We think sanctions may even be counter-productive. As payback for European sanctions, Russia could cut off natural gas shipments to Europe.  That would be a disaster in winter time, because natural gas is used for heating homes and commercial buildings.  Shortages of gas and higher energy prices might even cause the Euro to breakup, as leaders are voted out of office and more nationalist politicians take their place.  See Elections in Europe - May 22-25, 2014 below for more on this important topic.


In the end, we think sanctions don't have much impact, other than to anger the target country into responding in a way that might hurt the global economy.


Iran and Israel:

Iran's uranium enrichment program is thought to be part of a master plan to develop nuclear weapons.  Iran and the five permanent members of the UN Security Council – the United States, France, Britain, Russia, China – plus Germany have been holding talks aimed at reaching a comprehensive deal on the Islamic Republic’s nuclear energy program. The two sides sealed an interim deal in the Swiss city of Geneva on November 24, 2013, which went into force on January 20th.  Under the Geneva agreement, the six countries undertook to provide Iran with some sanctions relief in exchange for the Islamic Republic agreeing to limit certain aspects of its nuclear activities during a six-month period.  But the monitoring of Iran's nuclear reactors has been very difficult, so compliance is in doubt.


Israel's Netanyahu has repeatedly stated that Iran must not be permitted to possess a nuclear bomb.  Many foreign affairs experts have speculated that Israel would launch a pre-emptive strike on Iran's nuclear reactors to prevent them from obtaining nuclear weapons. This has been on the front burner for a long time now and many people feel it won't happen.  But what if it does?  


It's my opinion that Israel cannot allow Iran to develop nuclear weapons that can kill 20 - 30% of its population in one fell swoop.  Then there'd be radioactive fallout that would kill even more people.  Israel--the homeland for the Jews--is a very small country. 7.7 million people live on 8,019 square miles of territory. Could the Jewish state survive such a catastrophe?  I don't think so. 


Therefore, I believe that at some point in time Israel will be forced to attack Iran's nuclear facilities, which could lead to oil prices spiking to $150 to $200 a barrel.  Such an "oil shock" would likely crater world stock markets.  Like Russia's invasion of Ukraine, it would be another unanticipated event that neither the Fed nor foreign central banks would be able to control.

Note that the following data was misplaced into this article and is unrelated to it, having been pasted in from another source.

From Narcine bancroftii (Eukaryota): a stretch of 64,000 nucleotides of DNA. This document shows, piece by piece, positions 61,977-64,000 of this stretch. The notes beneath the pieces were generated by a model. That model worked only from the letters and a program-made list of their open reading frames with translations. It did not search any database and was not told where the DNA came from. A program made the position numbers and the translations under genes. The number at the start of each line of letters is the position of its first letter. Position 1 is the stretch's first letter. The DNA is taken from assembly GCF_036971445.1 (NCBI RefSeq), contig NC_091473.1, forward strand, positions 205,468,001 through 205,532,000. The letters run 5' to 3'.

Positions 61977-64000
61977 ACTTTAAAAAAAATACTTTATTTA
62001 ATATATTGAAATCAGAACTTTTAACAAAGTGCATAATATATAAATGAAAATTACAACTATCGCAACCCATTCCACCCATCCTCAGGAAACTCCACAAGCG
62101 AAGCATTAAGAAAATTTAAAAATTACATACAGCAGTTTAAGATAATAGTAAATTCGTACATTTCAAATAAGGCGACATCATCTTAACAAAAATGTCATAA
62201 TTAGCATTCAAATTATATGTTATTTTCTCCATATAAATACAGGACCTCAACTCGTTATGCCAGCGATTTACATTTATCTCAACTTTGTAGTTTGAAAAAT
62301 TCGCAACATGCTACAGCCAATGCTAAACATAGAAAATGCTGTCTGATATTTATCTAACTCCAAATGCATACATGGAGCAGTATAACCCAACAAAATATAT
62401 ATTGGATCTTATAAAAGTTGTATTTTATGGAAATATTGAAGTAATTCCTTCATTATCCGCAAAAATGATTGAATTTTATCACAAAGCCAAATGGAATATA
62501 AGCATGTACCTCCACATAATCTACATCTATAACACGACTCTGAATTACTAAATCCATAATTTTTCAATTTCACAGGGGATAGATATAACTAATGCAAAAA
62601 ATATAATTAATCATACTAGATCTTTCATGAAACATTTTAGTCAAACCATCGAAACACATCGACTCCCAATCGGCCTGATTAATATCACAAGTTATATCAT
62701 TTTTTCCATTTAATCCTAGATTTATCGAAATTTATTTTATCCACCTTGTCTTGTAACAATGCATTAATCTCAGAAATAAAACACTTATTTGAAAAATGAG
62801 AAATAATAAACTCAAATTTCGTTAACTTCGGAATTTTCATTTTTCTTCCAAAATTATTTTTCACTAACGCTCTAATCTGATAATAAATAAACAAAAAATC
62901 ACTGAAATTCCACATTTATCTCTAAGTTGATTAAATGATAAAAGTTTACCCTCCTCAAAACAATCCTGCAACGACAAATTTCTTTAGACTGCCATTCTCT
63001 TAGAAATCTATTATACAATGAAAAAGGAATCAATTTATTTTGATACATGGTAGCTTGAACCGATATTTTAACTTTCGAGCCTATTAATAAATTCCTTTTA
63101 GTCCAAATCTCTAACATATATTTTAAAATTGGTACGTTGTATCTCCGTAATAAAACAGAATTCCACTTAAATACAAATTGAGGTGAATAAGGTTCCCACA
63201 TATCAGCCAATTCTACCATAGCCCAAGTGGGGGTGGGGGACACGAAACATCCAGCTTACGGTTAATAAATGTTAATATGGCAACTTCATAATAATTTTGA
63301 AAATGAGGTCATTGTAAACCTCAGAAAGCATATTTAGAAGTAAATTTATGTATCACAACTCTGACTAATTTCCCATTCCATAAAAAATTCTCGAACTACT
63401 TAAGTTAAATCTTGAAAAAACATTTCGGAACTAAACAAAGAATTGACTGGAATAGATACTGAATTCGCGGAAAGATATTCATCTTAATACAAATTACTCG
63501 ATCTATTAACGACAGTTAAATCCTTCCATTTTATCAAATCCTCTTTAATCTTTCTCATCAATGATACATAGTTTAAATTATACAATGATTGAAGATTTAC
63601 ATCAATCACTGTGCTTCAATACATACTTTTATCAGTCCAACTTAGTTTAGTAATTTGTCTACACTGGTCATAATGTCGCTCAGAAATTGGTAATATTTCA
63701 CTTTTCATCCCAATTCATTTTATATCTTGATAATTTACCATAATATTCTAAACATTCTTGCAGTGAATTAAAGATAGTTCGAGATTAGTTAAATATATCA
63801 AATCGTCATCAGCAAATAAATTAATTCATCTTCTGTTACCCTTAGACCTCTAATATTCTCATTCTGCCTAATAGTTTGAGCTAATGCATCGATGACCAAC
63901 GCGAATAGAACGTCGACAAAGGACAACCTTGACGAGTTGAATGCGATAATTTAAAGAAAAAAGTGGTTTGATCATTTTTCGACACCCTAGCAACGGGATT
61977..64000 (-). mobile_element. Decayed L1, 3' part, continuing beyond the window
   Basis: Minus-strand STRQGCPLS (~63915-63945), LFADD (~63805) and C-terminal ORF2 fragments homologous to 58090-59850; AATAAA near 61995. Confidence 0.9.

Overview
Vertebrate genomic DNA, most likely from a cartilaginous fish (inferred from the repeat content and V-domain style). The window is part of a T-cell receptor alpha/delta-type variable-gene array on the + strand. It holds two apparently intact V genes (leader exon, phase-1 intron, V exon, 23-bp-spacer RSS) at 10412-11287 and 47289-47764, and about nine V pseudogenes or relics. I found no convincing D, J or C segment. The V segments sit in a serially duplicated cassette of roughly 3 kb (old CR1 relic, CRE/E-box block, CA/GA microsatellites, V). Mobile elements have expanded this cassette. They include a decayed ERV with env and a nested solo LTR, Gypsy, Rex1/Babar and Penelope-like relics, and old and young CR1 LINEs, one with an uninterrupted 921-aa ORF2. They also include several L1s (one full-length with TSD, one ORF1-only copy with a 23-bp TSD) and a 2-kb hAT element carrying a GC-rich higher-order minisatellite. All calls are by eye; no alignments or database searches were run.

Other Geopolitical Hotspots That Might Erupt:


A few other geopolitical problems worth mentioning are the following:


·         China vs Japan over a territorial dispute in the five uninhabited Islands.  The Japanese call them the Senkaku Islands. The Chinese call them the Diaoyu Islands. Japan controls the islands, but China wants them. While international law favors Japan, many say that China will attempt to take them over.  Since the early 1970's, China has argued that Japan seized the islands in violation of international law.  Whether Japan should resist or retreat is a military and political question, not a legal one.  No one knows if China’s ambitions extend only to these tiny unoccupied islands in the South China Sea or if this is the first step in a larger march of conquest of territories in Asia.  Don't forget that China and Japan are the world's number two and three economies, respectively.

Japan becomes a significant problem if they can’t peacefully settle their disputes with China.  Japan's stated debt to GDP ratio is 227.2% - the highest in the world.  Any increase in Japan's budget deficit (e.g. for military spending), at this high risk level, could cause a meltdown of Japan's economy.

·         China vs Vietnam over oil drilling rigs 200 miles off Vietnam.  Chinese ships have been ramming into and firing water cannons at Vietnamese vessels trying to stop Beijing from putting an oil rig in the South China Sea.  This is a dangerous escalation of tensions over waters considered a global flashpoint. 

·         Civil War in Venezuela--a full blown Statist government, Venezuela's economy is in shambles.  There are food scarcities and now water rationing.   The government has started to issue cards to track families' purchases of food.  Critics say it's another sign the oil-rich Venezuelan economy is headed toward Cuba-style dysfunction.  If its economy deteriorates further, that could instigate a people's revolt or even civil war.  There have already been a series of protests, political demonstrations, and civil unrest throughout Venezuela.  Those protests could worsen into a full blown civil war.

Venezuela produces an estimated 2.9 million barrels of oil a day (as of February, 2014).  Any civil war or internal fighting (like in Syria) could cause Brent crude oil to move towards $130 per barrel. That would certainly be a significant risk to the global economy.

·         North Korea Threats--nuclear armed North Korea has long been seen as a threat to both South Korea and Japan.  These tensions cannot be overlooked as their leader -Kim Jong-Un - is an unpredictable, calculating ruler.  Some say that Mr. Kim, who has proved to be more ruthless, aggressive and tactically skilled than anyone expected, most likely has a psychological disorder?

Elections in Europe - May 22-25, 2014:

Ukip of the United Kingdom and the National Front of France are gaining more momentum leading up to elections later this month.  That could spell trouble for European economies and the Euro.     


Ukip has been accused of hypocrisy and double standards for paying Eastern Europeans to distribute their election leaflets, despite the party's leaflets warning that immigrants from the EU pose a threat to British jobs.